Global leaders in child protection, law enforcement and artificial intelligence (AI) convened virtually this past week for the second Advisory Board of the AI for Safer Children initiative. During the meeting, Board members discussed the recent progress of the initiative, in particular with respect to the development of the AI for Safer Children Global Hub – a first-of-its-kind database of AI-based tools and techniques for law enforcement agencies investigating child sexual exploitation and abuse online. Efforts to address the legal and ethical considerations presented by the initiative were also a focus of discussion.
The AI for Safer Children, an initiative implemented in partnership by UNICRI, through its Centre for AI and Robotics, and the Ministry of Interior of the United Arab Emirates (UAE), was launched in an effort to support law enforcement agencies to combat child sexual exploitation and abuse online, which has disturbingly grown in recent years both in terms of quantity and quality worldwide. With law enforcement agencies grappling with a significant and growing backlog of cases as well as mounting psychological strain on individual investigators manually processing such material, the AI for Safer Children seeks to revolutionize the fight against child sexual exploitation and abuse by unlocking the transformative potential of AI.
During the meeting, Lt. Colonel Dana Humaid, Director General of International Affairs Bureau of UAE Ministry of Interior underscored the importance of the work, emphasizing that “if we save the life or innocence of one child, this is all worth it.” The advancements in the initiative were welcomed by the Board members, who highlighted the relevance of enabling critical interconnections between law enforcement investigating child sexual exploitation and abuse and tech providers.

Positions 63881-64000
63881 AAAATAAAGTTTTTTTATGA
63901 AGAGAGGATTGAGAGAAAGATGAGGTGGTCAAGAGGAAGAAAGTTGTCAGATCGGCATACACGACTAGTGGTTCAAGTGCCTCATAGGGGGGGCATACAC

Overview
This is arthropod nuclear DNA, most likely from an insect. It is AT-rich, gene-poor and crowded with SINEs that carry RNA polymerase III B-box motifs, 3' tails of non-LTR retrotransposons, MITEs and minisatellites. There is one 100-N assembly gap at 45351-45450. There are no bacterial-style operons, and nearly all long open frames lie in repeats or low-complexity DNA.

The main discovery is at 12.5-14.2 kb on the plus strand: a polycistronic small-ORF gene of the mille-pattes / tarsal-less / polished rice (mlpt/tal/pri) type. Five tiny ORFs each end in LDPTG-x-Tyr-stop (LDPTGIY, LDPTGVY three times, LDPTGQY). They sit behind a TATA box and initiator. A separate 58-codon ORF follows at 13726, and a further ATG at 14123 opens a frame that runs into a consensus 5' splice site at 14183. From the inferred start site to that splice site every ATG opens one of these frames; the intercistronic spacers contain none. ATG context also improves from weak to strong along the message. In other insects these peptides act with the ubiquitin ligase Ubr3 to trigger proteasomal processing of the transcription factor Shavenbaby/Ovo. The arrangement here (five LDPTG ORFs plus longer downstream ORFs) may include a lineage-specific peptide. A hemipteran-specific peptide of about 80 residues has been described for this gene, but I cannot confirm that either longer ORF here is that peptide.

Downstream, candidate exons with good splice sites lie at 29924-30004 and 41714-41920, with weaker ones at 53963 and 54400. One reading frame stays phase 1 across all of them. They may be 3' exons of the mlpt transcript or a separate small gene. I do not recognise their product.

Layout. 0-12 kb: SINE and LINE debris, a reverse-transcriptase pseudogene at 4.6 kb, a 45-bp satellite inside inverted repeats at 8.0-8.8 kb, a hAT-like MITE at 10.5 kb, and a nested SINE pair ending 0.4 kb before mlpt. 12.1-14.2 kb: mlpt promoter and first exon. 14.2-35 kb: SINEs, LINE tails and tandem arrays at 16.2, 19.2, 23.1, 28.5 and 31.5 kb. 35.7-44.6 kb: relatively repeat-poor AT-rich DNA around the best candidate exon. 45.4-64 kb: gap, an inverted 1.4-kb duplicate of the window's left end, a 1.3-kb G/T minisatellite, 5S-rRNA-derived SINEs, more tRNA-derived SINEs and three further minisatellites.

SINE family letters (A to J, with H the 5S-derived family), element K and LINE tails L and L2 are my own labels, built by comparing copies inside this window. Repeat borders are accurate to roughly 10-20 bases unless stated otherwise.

The Advisory Board, which will reconvene for its third meeting later this year in the third quarter, is composed of representatives from: Aarambh India; the Bracket Foundation; the Canadian Center for Child Protection; the World Childhood Foundation; ECPAT; the European Commission Directorate-General for Migration and Home Affairs; Europol; the Fund to End Violence Against Children; Griffeye; the Gucci Children’s Foundation; the International Justice Mission; INTERPOL; the National Center for Missing and Exploited Children; Red Papaz; SafeToNet; Thorn; UNICEF; the University of Massachusetts Amherst; the Virtual Global Taskforce; and the WePROTECT Alliance.